“Having had polio has made me stronger,” said Batra, who now is matter-of-fact about the disease she contracted at the age of 6 months. It paralyzed her lower right side, and it took five operations between the ages of 2 and 22 for her to walk well on her own. She says as a young girl she fell in love with numbers because she used to count the days she had to remain in a full-body cast after an operation.
Often it wasn’t the physical problems that caused her the most distress as a young girl. Schools in India, believing her physical problems would translate into teachers having to spend time with her that didn’t involve academia, wouldn’t admit her. “I was homeschooled by my mother. I missed being in school like other kids,” she recalled.
Finally, when she passed all of a school’s entrance exams, a school admitted her. “My intellectual ability overcame my physical disability.” She ended up skipping several grades, quickly catching up with her age group.
Emotionally, she said, her disability was difficult. When other kids were on the playground, she sat on a bench and wished she was there. People gave her strange looks when she moved. People imitated her gait. “Sometimes I cried, but I was disciplined with my studies. If I couldn't be ahead with walking, I’d be ahead with learning.” Other students, often older, began to respect her because she could help them with their studies. Bullying ended.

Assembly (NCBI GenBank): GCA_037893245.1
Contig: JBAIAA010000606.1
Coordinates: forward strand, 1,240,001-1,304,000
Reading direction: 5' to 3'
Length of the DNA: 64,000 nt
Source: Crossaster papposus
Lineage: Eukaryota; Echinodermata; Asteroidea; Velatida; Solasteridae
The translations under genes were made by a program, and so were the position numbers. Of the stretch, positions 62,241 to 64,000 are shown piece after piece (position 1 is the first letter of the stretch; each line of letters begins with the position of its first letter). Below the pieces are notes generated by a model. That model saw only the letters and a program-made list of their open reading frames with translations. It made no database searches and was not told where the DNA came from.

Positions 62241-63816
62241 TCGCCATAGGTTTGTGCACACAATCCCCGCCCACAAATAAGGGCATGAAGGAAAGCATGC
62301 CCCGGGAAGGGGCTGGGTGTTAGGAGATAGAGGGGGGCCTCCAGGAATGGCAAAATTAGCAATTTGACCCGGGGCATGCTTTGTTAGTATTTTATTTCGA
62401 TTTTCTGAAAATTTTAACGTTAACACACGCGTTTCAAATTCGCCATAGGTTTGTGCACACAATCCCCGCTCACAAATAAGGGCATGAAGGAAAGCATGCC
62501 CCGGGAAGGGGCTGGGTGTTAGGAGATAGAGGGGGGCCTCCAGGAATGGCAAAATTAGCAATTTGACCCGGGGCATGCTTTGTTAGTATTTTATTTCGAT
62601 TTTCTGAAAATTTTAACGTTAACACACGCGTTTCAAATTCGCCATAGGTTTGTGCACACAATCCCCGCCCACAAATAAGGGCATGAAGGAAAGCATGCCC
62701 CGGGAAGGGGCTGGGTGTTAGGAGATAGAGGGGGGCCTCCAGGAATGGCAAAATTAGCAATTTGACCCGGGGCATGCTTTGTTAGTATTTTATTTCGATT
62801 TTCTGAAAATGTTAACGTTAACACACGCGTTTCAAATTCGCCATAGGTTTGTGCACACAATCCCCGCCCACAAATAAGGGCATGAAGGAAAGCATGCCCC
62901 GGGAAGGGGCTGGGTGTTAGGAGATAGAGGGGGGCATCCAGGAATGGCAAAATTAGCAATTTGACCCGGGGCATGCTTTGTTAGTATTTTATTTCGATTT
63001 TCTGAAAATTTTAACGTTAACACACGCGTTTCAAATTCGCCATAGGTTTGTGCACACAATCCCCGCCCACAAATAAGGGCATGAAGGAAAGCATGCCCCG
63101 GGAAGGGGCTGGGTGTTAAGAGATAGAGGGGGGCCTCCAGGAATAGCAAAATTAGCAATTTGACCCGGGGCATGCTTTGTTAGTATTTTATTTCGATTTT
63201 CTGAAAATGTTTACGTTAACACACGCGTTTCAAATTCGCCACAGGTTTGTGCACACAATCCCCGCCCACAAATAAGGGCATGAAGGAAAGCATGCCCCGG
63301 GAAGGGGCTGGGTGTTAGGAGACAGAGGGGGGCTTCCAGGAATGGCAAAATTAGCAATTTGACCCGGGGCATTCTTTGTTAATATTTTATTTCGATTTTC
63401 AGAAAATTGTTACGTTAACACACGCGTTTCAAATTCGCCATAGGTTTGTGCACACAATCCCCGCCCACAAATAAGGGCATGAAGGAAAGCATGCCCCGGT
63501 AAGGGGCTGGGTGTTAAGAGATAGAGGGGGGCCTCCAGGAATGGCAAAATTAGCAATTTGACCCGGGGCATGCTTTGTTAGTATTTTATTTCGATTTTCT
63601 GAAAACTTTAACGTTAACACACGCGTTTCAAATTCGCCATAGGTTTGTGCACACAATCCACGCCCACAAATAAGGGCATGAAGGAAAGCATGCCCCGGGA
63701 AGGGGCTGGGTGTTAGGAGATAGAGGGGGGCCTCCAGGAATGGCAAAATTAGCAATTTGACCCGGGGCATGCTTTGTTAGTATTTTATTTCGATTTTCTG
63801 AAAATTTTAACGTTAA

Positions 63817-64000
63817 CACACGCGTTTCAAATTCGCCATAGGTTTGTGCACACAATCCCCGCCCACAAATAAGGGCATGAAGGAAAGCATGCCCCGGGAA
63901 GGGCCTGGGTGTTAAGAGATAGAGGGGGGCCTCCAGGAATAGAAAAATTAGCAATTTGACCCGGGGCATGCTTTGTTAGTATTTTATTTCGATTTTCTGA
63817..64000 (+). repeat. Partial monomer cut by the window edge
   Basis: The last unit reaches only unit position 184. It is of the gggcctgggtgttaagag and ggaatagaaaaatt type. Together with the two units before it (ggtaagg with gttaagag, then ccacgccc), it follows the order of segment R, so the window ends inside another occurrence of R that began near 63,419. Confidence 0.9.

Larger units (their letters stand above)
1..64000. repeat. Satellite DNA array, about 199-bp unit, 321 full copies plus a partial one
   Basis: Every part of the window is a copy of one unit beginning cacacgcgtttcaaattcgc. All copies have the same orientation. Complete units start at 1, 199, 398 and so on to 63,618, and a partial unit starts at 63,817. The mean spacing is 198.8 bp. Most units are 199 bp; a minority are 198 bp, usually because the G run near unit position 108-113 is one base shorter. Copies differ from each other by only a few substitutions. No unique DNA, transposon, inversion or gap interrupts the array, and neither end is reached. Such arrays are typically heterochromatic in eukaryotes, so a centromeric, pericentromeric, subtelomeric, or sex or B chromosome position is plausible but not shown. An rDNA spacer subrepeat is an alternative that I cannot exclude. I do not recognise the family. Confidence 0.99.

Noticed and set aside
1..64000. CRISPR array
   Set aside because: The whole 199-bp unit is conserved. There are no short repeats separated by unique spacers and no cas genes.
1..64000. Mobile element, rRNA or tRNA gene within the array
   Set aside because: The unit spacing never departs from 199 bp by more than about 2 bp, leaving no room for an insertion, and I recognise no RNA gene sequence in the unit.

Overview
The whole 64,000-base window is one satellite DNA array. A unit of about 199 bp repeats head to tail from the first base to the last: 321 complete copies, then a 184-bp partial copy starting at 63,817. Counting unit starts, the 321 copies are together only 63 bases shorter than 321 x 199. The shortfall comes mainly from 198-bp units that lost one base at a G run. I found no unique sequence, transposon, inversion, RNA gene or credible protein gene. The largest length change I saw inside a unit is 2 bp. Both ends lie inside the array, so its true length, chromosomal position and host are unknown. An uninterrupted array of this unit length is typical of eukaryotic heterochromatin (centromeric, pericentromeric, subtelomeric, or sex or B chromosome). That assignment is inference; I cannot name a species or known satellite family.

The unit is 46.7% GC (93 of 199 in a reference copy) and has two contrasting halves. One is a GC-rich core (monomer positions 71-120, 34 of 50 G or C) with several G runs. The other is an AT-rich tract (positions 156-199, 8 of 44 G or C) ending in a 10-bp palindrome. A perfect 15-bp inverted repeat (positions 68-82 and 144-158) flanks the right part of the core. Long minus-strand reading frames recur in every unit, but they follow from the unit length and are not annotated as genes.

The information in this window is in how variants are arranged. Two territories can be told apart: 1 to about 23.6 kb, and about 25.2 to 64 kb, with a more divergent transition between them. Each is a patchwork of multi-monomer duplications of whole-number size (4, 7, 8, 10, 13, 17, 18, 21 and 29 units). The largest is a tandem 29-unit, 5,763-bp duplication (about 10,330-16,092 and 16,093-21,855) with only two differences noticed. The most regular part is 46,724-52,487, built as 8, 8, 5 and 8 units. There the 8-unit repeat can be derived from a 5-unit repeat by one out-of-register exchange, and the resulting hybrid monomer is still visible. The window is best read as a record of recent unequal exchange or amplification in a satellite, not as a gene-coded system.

As a 7-year-old, Batra began asking her parents questions that ultimately resulted in her going into medicine. “I constantly asked, ‘Why did this happen to me? Why am I different?’ The more I talked with them, I wanted to help people through medicine.”
She initially wanted to go to medical school but decided against it because she didn’t think she could move fast enough in an emergency. Instead, she went to one of India’s most prestigious dental schools. “Dentists,” she noted, “are often the first health care professionals to recognize and identify various diseases, ranging from hypertension to oral cancer.”
For five years she practiced dentistry. Then she became a public health officer, working heavily with statistics. “I liked working to prevent diseases like polio,” she said. “I found it challenging and exciting to combine biology, statistics, and social science to address a health problem.”
At the age of 30, she moved to the U.S. with her husband. The couple – he works for Caesars — now has an 8-year-old daughter. In addition to her studies at UNLV, she also has worked as a research coordinator and data analyst for Nevada Orthopedic & Spine Center and as an adjunct faculty member for UNLV, the Arizona College School of Nursing, the College of Southern Nevada, and Southern New Hampshire University (online).
Batra is excited about the statistical research she’ll be doing with the UNLV School of Medicine. “I will be providing statistical consultation for research being conducted by faculty, residents, staff, and students. I will be providing support in empowering researchers in the study planning, developing the statistical models, power estimation, and interpreting results. I think the exciting piece is about the thrill of discovery, learning, and challenging your assumptions. One of the great things about statistics is that each investigation is new and unique, involves new data and hypotheses to explore, and new conclusions to be reached.”